Stamp of approval


Not everyone is ecstatic about the new neighbor expected to come in after the Spectrum moves out.

"It is understood that Comcast-Spectacor reserves certain development rights and I think the SCSSD community directors remain open-minded, but are very concerned and committed to representing neighborhood interests as the process moves forward," Shawn Jalosinski, executive director of the Sports Complex Special Services District, said via e-mail Tuesday.

The "process" is the creation of Philly Live!, a retail/dining/entertainment district slated to replace the fabled arena, and link the stadiums in the complex. Some residents, Jalosinski added, were under the impression discussions about Philly Live! were complete after reading the July 30 Review’s "Complex Makeover." The process, though, is far from over.

As with the creation of Citizens Bank Park and Lincoln Financial Field in 2003, the district, which serves neighborhoods south of Oregon Avenue to I-95 from Seventh Street to 20th and strives to maintain quality of life for neighborhoods surrounding the arenas, tackles issues of security, traffic and parking. With the pending development, the impact of demolishing the 40-something Spectrum and building Philly Live! have been added to the mix, Jalosinski said.

The City Planning Commission will consider all of the above factors when it comes time to vote on the plan and will make sure residents were consulted for the final design, which Bill Kramer, city planner and director of development planning, suspects could be voted on as early as Sept. 15 by the commission, although there may be some zoning requirements that need to pass through City Council first.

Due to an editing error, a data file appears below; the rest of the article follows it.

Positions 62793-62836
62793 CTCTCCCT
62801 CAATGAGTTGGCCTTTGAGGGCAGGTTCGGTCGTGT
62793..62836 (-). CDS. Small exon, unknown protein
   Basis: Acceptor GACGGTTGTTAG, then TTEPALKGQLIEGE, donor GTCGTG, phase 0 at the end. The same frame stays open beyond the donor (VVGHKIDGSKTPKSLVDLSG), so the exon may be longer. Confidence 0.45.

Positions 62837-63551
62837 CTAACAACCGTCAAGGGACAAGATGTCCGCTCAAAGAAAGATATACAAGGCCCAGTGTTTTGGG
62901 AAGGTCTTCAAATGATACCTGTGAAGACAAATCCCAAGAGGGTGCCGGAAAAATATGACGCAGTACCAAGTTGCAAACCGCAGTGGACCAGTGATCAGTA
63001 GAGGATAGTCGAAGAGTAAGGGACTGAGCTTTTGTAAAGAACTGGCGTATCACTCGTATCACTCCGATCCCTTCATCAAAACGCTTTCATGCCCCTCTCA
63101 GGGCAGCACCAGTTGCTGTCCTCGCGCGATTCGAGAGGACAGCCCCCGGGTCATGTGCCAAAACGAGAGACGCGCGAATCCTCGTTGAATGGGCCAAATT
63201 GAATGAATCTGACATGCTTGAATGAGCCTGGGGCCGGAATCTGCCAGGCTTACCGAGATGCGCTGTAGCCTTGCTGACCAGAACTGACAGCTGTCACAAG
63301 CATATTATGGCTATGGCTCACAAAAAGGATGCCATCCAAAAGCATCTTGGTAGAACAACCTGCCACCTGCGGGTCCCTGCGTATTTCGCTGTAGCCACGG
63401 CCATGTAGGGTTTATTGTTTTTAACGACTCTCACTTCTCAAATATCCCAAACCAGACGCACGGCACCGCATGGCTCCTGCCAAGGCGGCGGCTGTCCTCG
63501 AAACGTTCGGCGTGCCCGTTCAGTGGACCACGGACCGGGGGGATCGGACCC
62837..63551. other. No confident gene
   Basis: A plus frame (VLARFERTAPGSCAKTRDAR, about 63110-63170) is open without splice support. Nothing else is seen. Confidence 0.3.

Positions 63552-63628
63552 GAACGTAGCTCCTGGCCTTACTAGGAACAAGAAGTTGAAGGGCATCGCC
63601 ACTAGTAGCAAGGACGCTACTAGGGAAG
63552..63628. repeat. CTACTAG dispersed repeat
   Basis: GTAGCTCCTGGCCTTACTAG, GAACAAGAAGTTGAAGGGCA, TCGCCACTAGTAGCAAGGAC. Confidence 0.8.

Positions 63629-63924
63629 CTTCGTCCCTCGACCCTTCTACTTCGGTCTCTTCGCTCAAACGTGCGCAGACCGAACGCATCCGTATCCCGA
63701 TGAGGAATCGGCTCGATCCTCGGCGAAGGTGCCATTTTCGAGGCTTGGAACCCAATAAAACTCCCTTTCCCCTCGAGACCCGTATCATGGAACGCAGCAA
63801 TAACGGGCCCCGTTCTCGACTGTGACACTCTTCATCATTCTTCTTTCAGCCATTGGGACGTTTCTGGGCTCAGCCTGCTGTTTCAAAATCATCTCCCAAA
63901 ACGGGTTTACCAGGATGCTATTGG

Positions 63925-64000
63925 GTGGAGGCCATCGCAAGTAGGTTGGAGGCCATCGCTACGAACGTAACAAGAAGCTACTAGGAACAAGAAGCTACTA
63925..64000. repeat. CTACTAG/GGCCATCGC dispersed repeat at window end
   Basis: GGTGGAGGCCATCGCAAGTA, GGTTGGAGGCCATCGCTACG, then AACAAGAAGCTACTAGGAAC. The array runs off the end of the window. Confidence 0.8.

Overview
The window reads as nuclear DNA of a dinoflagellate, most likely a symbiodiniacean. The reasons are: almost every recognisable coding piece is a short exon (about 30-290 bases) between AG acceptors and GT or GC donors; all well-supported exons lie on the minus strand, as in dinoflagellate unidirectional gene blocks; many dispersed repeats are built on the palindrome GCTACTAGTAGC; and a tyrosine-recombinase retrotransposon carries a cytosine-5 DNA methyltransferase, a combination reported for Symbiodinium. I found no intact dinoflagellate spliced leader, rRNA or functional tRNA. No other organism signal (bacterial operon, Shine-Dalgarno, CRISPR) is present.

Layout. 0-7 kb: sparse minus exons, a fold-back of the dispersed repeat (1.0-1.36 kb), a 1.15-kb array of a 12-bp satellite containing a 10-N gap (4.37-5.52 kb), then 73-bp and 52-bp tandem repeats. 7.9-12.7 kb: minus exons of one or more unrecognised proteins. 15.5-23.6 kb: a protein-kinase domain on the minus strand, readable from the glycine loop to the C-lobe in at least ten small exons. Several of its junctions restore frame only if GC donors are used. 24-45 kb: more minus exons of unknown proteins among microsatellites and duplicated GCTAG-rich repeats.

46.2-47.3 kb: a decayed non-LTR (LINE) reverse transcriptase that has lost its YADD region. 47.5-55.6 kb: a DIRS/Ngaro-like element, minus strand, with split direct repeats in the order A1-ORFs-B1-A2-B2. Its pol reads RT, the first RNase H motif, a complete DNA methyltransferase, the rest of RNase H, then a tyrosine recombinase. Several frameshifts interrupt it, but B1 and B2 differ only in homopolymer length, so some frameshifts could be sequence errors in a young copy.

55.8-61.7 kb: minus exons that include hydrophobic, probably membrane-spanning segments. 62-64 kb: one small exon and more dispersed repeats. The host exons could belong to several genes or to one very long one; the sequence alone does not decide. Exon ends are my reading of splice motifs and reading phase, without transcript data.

"What we’re looking at is, as a planning commission, we’re trying to get the best plan as we can get and that benefits the community and the city as a whole," Kramer said. "If it’s going to work, it’s not going to have a large negative impact on the community."

John Nacchio Jr., of the 3200 block of Sydenham Street, does not think what could be coming is an enhancement at all. ""

"I think South Philadelphia, with the three stadiums, was enough and something like that would be more appropriate somewhere else," he said of Philly Live! "Not that it shouldn’t be in Philadelphia, but [the sports complex] might not be the right place for it."

The Cordish Co., developer behind the project, estimates Philly Live!, a 350,000-square-foot development that would span from where the Spectrum now sits to adjacent lots G and H, would cost about $100 million and would break ground early next year. The project will take 12 to 18 months to complete plus six more for the building of a 300-room hotel.

A meeting scheduled for Aug. 4 with Cordish and the district’s board of directors — Jalosinski; four community directors Barbara Capozzi, Judy Cerrone, John Sfrisi and Ted Scairato; the sports teams’ representatives: COO for Global Spectrum John Page, Senior Vice President of Administration and Operations for the Phillies Mike Stiles and Senior Vice President/CFO for the Eagles Don Smolenski; and City officials — to address the latest plans was rescheduled for the first week of September to ensure all parties were available, Jalosinski said.

Following the meeting, future outreach could include newsletters, automated calls or public meetings through civic associations such as Packer Park, South Philadelphia Communities, Broad Street West, Stadium Community Council Inc. and Veterans Stadium Neighbors, but will be up to the four community directors, who were elected by the residents.